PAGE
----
GLEANINGS FROM THE SCRIPTURES
By Keith L. Estes
Every year at this time my thoughts go back to Plymouth Colony and the many sacrifices of the Pilgrims in the new land.
These English Puritan separatists who called themselves Pilgrims because of their wander-ings in quest of religious freedom, set sail on the Mayflower to America on September 16, 1620.
When they reached Cape Cod on November 19, the forty one men aboard signed the Mayflower Compact. After exploring the nearby coast. the Pilgrims landed at Plymouth on December 21. They lived aboard the ship all winter, going back and forth between ship and shore to build their cabins and move their goods.
Many died during the winter, but not one of those remaining went back to England when the Mayflower sailed in the spring. The first governor, John Carver, died soon after the ship left. With the summer of 1621 came new hope when the corn harvest was bountiful, due in large part to the aid of the Wampanoag Indians who helped the Pilgrims with the planting. Then Governor William Bradford decreed that a three day feast be held in celebration. Our American Thanksgiving probably grew out of this first harvest home celebration.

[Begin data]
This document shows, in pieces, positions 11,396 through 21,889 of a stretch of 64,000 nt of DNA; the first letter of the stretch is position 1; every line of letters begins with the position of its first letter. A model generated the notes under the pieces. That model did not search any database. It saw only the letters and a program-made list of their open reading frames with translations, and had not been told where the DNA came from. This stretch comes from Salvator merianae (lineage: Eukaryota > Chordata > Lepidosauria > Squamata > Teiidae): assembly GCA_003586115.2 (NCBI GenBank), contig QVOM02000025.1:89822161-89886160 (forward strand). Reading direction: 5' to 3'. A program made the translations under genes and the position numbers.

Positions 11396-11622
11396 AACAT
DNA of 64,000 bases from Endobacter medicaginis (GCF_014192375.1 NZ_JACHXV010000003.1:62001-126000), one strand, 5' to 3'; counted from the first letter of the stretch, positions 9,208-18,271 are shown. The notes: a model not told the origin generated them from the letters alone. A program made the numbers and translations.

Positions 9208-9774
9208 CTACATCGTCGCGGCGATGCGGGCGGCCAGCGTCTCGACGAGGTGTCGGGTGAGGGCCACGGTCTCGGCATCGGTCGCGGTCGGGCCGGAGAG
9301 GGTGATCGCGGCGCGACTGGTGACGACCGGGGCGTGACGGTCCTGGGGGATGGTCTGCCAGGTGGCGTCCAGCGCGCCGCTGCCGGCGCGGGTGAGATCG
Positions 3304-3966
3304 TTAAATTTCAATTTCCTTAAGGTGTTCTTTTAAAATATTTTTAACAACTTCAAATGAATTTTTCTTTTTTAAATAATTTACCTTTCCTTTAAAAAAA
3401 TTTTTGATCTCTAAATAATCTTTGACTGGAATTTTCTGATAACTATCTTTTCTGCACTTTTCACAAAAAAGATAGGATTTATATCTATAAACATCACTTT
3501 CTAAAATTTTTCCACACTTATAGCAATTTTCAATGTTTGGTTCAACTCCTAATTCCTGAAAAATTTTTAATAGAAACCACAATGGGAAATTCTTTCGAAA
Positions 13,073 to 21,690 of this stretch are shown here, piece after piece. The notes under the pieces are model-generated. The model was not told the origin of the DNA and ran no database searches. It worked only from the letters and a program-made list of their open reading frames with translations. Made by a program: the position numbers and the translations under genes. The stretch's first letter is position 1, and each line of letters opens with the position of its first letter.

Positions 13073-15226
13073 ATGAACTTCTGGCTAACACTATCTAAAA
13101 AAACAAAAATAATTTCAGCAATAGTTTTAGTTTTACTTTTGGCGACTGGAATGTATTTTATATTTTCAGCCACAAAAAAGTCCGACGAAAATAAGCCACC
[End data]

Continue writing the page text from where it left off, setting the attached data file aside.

In an age when most people were subject to kings and other masters, the colonists set forth ideas of self rule and fair treatment for all. Though they still regarded themselves as "loyal subjects of our dread sovereign Lord King James," the election of John Carver was the first time in the colonies that a governor was chosen by those he governed.
We have so much to be thankful for. George Elvey captured the thought so beautifully in his hymn:
Come ye thankful people come, raise the song of harvest home;David writes in Psalm 100, "Enter into his gates with thanksgiving, and into his courts with praise. Be thankful unto him and bless his name. For the Lord is good; his mercy is everlasting; and his truth endureth to all generations."
Reference: Psalm 100:4 (King James Version.)